Oakland Ballet Company
Luna Mexicana – Día De Los Muertos
Paramount Theatre, Oakland
November 3rd, 2018
Downtown Oakland was abuzz Saturday afternoon as patrons flocked to the Paramount Theatre for Oakland Ballet’s program honoring the Day of the Dead. Entire families, including the youngest members, filled the aisles; the crowd was peppered with stunning Calaveras faces. Excitement and anticipation for the third year of OBC’s Luna Mexicana – Día De Los Muertos was palpable. What transpired over the next two hours certainly met those expectations – the dance and movement were truly delightful. I wish I could say the same about the recorded music. Not that it was recorded as opposed to live, but that the mix seemed off the entire show. The treble highs were piercing, loud and clippy, making the music uncomfortable to listen to. And that’s coming from someone who isn’t particularly sensitive to sound. It pulled focus from what was happening on stage, which was a bit of a shame.
2018’s program brought an eclectic mix of four pieces, including a world premiere collaboration, and of course the return of 2016’s Luna Mexicana, the title work choreographed by Oakland Ballet’s Artistic Director Graham Lustig. Two guest companies were also featured on the bill, and it was they who kicked off the afternoon with a pair of extraordinary percussive performances. Using ritual, text and movement, Aztec dance ensemble Nahui Ehekatl and Co. provided the perfect introduction into the space – like a call or invitation to each audience member to quiet their minds and be in the moment. Goblets of smoke were offered up to the heavens; drums, reed flute and ankle bells provided the score; vibrant traditional Aztec feathered headdresses filled the stage. And because this was the one dance that didn’t have recorded music, there was nothing to distract from the grounded, pulsing physicality.
The sound mix notwithstanding, Ballet Folklórico México Danza was absolutely ebullient in Nuevo Leon. I don’t know whether the dance had any story or narrative component, but what I absolutely know is that the choreography by Martín Romero and the dancing from twenty-two company members was out of this world. Joyous in mood and tone; technically flawless in footwork, turns and extensions; dynamically intricate in stage patterning and partnering. And unlike some other percussive cultural dance traditions, the upper body was such a big part of the choreography, which made for a richer, deeper movement expression.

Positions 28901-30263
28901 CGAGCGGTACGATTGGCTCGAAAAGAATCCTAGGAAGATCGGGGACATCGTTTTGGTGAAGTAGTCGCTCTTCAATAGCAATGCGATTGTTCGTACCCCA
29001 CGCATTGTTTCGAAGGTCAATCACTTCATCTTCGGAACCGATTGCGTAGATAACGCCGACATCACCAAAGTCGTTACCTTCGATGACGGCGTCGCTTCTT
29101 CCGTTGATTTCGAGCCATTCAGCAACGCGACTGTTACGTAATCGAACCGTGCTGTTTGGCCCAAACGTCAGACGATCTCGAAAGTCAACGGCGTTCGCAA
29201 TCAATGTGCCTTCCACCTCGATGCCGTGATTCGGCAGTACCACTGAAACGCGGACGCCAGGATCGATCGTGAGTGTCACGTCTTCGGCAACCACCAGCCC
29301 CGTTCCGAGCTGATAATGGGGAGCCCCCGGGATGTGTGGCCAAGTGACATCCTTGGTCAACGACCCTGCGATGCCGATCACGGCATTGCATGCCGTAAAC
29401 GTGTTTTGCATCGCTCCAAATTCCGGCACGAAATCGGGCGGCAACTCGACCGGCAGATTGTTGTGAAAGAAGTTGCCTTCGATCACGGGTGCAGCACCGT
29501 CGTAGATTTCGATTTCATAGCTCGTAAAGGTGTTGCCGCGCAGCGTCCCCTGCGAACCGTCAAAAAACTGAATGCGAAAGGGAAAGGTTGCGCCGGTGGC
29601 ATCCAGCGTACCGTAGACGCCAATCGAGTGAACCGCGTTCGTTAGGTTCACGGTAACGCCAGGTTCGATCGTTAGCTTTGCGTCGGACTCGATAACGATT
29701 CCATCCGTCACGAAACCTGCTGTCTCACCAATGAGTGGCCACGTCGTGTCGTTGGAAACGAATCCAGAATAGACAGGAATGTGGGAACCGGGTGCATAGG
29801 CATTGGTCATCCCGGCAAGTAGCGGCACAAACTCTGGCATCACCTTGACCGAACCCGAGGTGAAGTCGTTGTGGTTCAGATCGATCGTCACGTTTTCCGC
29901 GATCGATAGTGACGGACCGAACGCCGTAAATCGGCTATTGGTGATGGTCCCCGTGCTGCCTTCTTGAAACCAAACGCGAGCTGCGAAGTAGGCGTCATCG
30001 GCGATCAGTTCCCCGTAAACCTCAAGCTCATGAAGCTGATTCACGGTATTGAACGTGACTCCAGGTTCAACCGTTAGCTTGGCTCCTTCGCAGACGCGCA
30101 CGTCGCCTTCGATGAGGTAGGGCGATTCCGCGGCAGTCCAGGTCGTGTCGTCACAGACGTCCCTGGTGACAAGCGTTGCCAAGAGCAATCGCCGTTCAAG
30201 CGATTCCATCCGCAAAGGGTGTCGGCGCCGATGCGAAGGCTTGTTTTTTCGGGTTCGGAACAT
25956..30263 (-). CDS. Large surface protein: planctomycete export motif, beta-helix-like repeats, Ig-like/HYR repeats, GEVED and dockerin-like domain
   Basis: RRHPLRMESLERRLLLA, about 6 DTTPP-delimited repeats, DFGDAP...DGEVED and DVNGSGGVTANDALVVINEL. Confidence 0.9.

Lustig’s Luna Mexicana transports the viewer to a realm where its protagonist Luna (Jazmine Quezada, at this performance) has the opportunity to encounter and engage with those in her life who have passed on. Sometimes she danced with them, sometimes she simply watched. But in both cases, there was a distinctly uplifted atmosphere, with equal parts celebration, happiness and nostalgia. Costumed by Lustig and Christopher Dunn in skeleton unitards, these spirits entered and exited the space in a variety of distinct vignettes. Standouts were Frankie Lee Peterson III’s deer solo with its phenomenal double stag leaps along with the subtle yet striking bride and groom pas de deux, handily interpreted by Samantha Bell and Landes Dixon. This duet was imbued with incredibly detailed partnering, but what was most interesting was Lustig’s use of flexion – flexed feet, bent arms and legs. While choreographically intriguing on its own, the flexion also felt right in line with the skeletal frame of the characters. As the ballet reached its conclusion, Quezada lay sleeping in front of the candle and skull-adorned altar that had been upstage center throughout. Had Luna Mexicana been a dream or some other mysterious happening? The lights faded to black and the curtain fell. No definite answer had been provided, instead, a gorgeous ambiguity hung in the air.
Oakland Ballet and Ballet Folklórico México Danza’s highly anticipated premiere collaboration, Viva La Vida, closed the program with a tribute to an iconic visual artist. “Inspired by the life and times of Frida Kahlo,” as the program noted, the large ensemble work (dancers from both companies, with choreography/direction by Lustig and additional choreography by Romero) certainly took a deep, and successful, dive into both personal and artistic stories. As a video collage of Kahlo’s paintings cycled on the scrim, different scenes would play out like living tableaux, most underscored by passion, urgency and volatility. For me, the most powerful chapter was subtitled “Portrait of a Marriage.” A 1931 painting of Frida and her husband Diego was projected at the back. Onstage, the image had been recreated – Nina Pearlman as Frida, Alberto Anguiano as Diego – a large metal frame surrounding them. One by one, Bell, Sharon Kung and Constanza Murphy appeared on the scene tempting Anguiano. He stepped out of the frame to dance a series of pas de deux with each of them – a fitting metaphor for stepping outside of marriage and relationship. While Viva La Vida was not too long overall, some of the internal vignettes could use a bit of editing. Dynamically and choreographically, a few were kind of flat, doing the same thing over and over again with no build. I also think a number of the scenes were somewhat obscure, unless you were a Kahlo enthusiast. I very much like her work and know some things about her life, yet, there were several moments that went right over my head. And I bet I wasn’t alone. Having said that, after seeing Viva La Vida, I was motivated to do some research. I wanted to learn more; I wanted to answer questions that had arisen during the performance. My curiosity had been piqued and that’s indeed a measure of good art.